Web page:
Las Vegas has gone through a number of transformations over the last half-century, going from mob town to mega-resorts built by junk bonds to an REIT haven. A largely unseen trend in the city over the last half decade has been the sale of a vast majority of the Las Vegas Strip’s real estate to investment firms called real estate investment trusts (REIT).
MGM Resorts (NYSE: MGM) started MGM Growth Properties (NYSE:MGP) in 2016, Caesars Entertainment (NASDAQ: CZR) followed with VICI Properties (NYSE:VICI) in 2017, which helped fund its merger with Eldorado Resorts. And along the way, Blackstone, Simon Property Group, Invesco, Crown Acquisitions, and others have acquired real estate in Las Vegas. The goal of most of these deals has been to monetize real estate and maintain the hotel and casino operations in an “asset-light” entity.
This week, the monetization of real estate took a massive step forward when MGM Growth Properties agreed to be acquired by VICI Properties. Once the deal is closed, VICI Properties will own a majority of the real estate on the Las Vegas Strip, a huge shift of power in the industry.
The terms of the sale of MGM Growth Properties to VICI Properties look like this:
- MGM Resorts will receive $4.4 billion in cash and retain 1% of the VICI operating partnership, valued at $370 million.
- Public MGM Properties shareholders will get 1.366 shares of VICI stock for each MGP share they currently own.
- VICI will assume $5.7 billion of MGP’s debt on its balance sheet. MGM recently reported that it had $12.7 billion of principal debt, of which $4.2 billion was consolidated from MGP.
Given the cash MGM is getting and the debt that will no longer be consolidated on the balance sheet, we could see MGM Resorts reduce its net debt by over $8 billion after this deal closes. For MGM, the asset-light model is being executed quickly, and that could be a positive if Las Vegas recovers from the pandemic.
VICI is now the name in gambling real estate
This will add valuable gambling real estate and long-term leases to the growing REIT. As part of the deal, MGM will enter a new triple-net master lease that will total $860 million in annual rent for 25 years with three 10-year options to renew. Rent will rise at 2% annually for the first ten years, and the greater of 2% or the consumer price index (capped at 3%) thereafter.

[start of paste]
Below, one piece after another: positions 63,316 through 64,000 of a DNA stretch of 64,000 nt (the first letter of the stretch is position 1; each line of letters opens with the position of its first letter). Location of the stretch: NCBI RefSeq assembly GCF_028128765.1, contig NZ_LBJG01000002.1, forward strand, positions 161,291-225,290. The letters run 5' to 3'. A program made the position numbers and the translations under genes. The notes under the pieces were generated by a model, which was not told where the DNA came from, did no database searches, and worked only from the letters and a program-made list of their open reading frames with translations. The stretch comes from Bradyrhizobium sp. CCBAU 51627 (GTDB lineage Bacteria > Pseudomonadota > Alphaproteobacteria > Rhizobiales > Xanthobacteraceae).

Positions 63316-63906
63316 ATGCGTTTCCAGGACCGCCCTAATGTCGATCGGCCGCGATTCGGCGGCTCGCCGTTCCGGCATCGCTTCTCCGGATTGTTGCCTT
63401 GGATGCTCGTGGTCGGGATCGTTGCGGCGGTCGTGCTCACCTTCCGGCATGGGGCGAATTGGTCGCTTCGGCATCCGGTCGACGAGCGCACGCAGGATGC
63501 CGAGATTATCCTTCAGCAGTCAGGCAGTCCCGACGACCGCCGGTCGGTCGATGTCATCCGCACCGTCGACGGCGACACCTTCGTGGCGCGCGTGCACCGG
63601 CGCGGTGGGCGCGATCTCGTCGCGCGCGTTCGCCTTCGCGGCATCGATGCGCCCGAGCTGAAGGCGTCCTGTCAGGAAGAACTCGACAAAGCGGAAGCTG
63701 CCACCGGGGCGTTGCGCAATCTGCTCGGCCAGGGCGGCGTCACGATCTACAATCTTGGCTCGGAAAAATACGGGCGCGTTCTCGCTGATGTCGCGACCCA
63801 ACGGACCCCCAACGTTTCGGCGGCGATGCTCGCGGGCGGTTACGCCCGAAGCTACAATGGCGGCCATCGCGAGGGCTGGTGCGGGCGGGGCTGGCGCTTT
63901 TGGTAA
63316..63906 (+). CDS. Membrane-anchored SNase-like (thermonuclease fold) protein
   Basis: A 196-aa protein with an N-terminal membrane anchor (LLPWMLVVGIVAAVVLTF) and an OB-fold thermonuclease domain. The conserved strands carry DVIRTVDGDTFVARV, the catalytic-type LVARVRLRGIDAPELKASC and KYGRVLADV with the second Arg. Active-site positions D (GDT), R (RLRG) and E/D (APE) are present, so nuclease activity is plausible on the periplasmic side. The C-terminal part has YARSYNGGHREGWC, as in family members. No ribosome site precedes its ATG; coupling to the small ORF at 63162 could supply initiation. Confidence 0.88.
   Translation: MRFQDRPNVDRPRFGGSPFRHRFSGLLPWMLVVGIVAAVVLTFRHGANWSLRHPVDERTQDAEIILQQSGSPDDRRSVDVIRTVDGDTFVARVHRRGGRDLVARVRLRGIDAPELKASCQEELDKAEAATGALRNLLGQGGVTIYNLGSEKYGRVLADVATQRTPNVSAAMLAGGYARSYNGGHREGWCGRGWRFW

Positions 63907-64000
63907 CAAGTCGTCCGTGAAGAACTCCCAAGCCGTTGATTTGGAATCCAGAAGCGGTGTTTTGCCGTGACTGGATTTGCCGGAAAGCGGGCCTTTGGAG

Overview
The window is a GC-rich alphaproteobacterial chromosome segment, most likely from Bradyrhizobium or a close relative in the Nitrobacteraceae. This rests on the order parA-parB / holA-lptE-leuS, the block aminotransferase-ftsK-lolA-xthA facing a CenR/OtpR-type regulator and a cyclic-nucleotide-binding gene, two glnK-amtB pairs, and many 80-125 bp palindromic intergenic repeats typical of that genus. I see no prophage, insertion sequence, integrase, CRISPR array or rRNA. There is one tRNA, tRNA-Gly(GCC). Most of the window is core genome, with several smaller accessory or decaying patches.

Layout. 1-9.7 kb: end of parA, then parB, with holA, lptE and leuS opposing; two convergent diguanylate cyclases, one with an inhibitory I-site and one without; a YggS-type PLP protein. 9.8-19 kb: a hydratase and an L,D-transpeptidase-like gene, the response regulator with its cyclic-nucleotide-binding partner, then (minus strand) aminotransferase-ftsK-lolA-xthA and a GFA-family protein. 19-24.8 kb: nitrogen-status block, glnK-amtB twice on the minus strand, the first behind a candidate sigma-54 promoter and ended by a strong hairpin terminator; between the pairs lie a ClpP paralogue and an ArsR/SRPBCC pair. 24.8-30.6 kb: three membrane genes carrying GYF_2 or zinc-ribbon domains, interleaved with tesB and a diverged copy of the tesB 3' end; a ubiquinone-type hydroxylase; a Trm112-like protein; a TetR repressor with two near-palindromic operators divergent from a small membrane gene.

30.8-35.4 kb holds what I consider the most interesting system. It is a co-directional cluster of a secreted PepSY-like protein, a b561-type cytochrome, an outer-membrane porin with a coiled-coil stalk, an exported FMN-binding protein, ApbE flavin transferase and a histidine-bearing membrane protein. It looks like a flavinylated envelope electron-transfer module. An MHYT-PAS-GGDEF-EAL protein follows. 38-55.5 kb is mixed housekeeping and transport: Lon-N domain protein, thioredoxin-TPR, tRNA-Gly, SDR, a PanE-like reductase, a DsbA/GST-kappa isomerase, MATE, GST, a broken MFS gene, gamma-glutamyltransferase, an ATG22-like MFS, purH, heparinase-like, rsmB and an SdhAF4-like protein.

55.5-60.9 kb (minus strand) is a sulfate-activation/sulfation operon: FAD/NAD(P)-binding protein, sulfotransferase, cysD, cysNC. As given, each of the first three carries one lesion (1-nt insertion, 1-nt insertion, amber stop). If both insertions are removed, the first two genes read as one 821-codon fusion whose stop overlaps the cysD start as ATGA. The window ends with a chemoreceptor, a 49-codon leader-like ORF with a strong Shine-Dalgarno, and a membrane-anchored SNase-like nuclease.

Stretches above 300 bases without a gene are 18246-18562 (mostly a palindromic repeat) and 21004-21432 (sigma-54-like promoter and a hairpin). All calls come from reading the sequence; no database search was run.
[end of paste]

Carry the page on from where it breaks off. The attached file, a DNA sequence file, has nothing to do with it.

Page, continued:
This adds a very long-term tenant, reducing VICI’s risk from relying too much on Caesars Entertainment. Now it’s tied largely to the success of the Las Vegas Strip overall, along with a growing number of regional casinos also on the balance sheet.
MGM Resorts goes asset-light
For MGM, the idea is to simplify the balance sheet and the business model. The downside is that the company loses control of valuable Las Vegas real estate for development purposes, making new resorts much more complicated to develop.
MGM also now has rent as a fixed expense each month, rather than the flexibility that comes with owning real estate. If a financial crisis or pandemic hit, MGM won’t be able to sell real estate to survive or monetize its own REIT. The company will have to cut costs or raise money elsewhere.
This is what’s known as operating leverage, and if revenue rises MGM will benefit disproportionately from the increase in revenue because rent costs will be fixed. But if revenue drops, it’ll hurt even more than before.
Las Vegas is now an REIT town
REITs are a common investment vehicle and own a huge amount of real estate, from hotels to restaurants to malls across the country. So this isn’t shocking, and MGM giving up control of its own REIT to VICI was maybe inevitable given the amount of cash that this gives MGM.
But investors should understand the risks that come with this new REIT model. MGM has a huge fixed cost to pay for going forward, and won’t own real estate that it can develop into the next great Las Vegas Strip resort. This is a change for Las Vegas, but one that’s been coming for a few years now.
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